How does data shape justice?

What we don’t know about risk assessment in the justice system

In the criminal justice system, data has become a hot topic, and often the driving force behind decisions related to law enforcement activities, pretrial release on bail, sentencing decisions, and release on parole. It is commonly believed that predictions related to recidivism that are based on algorithms and risk assessment measures will help reduce mass incarceration and the harsh collateral consequences that disproportionately impact minorities and the poor. However, this belief in the accuracy and fairness of numbers-based decision-making is based more on faith than it is on facts.

Risk assessment related to criminal recidivism is based on a variety of factors statistically correlated with criminal behavior. Some factors that are included in risk assessment tools and algorithms include age, gender, criminal history, socioeconomic status, mental illness, substance abuse, and education level, among others.

By their very nature, risk assessment tools apply group statistics to individuals. Decisions are then made about the individual (for example, whether he or she should be released on bail, or sentenced to jail/prison or probation) based on his or her shared characteristics with groups of people who have committed a new offense.

One of the primary arguments in favor of using risk assessment tools in criminal justice decisions (for example, sentencing) is that they will counteract various forms of explicit or implicit racial bias. The disparity in sentencing outcomes between whites and other minority groups is well-documented in the U.S. criminal justice system.

Much of the disparity is thought to be related to biased assumptions on the part of judges about individuals that are based on stereotypes. The question is: do risk assessment tools and algorithms overcome unfair stereotypes, or do they provide a way to make stereotypes appear objective?

Questions about the fairness and racial neutrality of risk assessment are now being raised with increasing frequency. The fact is that there is very little research that examines how risk assessment tools and algorithms impact decision-making in the justice system.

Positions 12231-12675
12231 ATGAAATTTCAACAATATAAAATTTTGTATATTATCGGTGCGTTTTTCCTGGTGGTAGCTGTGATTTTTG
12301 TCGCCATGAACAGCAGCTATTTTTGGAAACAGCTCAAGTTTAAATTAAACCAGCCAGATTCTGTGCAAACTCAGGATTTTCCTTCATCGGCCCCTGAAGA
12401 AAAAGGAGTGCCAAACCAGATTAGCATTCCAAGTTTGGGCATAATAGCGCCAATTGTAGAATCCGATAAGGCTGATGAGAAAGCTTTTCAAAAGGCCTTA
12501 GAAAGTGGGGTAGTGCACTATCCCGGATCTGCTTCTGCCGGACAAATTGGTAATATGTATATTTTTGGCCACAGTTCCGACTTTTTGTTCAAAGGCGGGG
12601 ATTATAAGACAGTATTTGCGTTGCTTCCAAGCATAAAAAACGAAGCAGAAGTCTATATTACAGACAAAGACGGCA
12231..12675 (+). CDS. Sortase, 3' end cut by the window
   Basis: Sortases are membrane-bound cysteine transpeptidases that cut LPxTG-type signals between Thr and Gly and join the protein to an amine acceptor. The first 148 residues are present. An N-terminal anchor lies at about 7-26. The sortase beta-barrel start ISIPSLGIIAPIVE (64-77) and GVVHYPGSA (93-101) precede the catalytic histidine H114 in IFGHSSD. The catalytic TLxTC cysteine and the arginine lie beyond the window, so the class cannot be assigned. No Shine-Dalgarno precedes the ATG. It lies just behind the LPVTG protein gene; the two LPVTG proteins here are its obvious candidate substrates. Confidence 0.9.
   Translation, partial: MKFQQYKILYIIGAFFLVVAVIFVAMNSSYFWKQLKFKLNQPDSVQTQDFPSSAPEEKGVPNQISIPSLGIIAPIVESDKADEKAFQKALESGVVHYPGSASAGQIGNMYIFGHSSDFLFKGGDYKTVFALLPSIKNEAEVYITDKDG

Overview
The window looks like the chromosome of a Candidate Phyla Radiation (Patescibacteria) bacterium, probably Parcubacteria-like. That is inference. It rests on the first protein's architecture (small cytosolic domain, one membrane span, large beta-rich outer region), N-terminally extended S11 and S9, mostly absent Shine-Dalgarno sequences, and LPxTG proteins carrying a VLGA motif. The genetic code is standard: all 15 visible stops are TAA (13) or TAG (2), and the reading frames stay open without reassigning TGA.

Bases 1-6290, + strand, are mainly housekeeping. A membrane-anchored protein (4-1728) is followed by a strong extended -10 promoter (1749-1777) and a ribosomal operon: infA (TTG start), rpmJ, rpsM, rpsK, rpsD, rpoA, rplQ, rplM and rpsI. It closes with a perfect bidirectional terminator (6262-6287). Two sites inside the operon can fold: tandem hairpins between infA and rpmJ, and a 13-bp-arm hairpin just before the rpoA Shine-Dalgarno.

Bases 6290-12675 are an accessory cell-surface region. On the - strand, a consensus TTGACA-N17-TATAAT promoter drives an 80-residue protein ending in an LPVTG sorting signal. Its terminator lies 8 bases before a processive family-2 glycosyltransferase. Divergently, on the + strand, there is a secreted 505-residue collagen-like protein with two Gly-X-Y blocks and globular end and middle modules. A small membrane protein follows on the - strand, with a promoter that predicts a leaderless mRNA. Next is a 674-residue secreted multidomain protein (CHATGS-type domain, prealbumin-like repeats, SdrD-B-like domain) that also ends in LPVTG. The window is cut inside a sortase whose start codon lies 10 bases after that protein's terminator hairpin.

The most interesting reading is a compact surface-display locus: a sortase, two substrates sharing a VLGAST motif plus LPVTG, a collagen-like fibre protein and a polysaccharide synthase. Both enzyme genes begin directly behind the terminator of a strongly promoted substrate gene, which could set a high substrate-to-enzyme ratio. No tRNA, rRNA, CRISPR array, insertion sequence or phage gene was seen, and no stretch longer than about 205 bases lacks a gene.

In other words – do judges actually take risk assessments into account in their decisions? Some studies indicate that risk assessment matters little to judges. Furthermore, there are serious questions about the potential for risk tools to overclassify minorities as high risk or underclassify whites as low risk that require additional study.

Finally, a question seldom considered in discussions about using risk assessment tools is how risk assessment actually impacts recidivism. A recent article in Law and Human Behavior suggests that professionals frequently fail to follow the recommendations of risk assessment tools. In addition, interventions designed to address factors that might reduce recidivism are often non-existent, or only available to a very small percentage of individuals who need them.

The authors of that study, Viljoen, Cochrane, and Johnson (2018) conclude that the use of risk assessment tools does not automatically translate into effective treatment or risk management. Identifying offender needs without addressing those needs may simply result in individuals assessed as “high risk” being subject to additional punishment.

Conclusions about the impact of risk assessment on criminal justice decision-making are premature, as are conclusions about whether risk assessment tools and algorithms have a disproportionately negative impact on minorities and the poor. In addition, the assessment of risk does not guarantee interventions matched to risk reduction, and can mean more punishment for some.

Very little research has been done on these questions of primary importance, suggesting that widespread implementation of these tools is ill-advised without considering the real consequences rather than what we hope will happen.

Leave a Reply

Fill in your details below or click an icon to log in: Logo

You are commenting using your account. Log Out /  Change )

Facebook photo

You are commenting using your Facebook account. Log Out /  Change )

Connecting to %s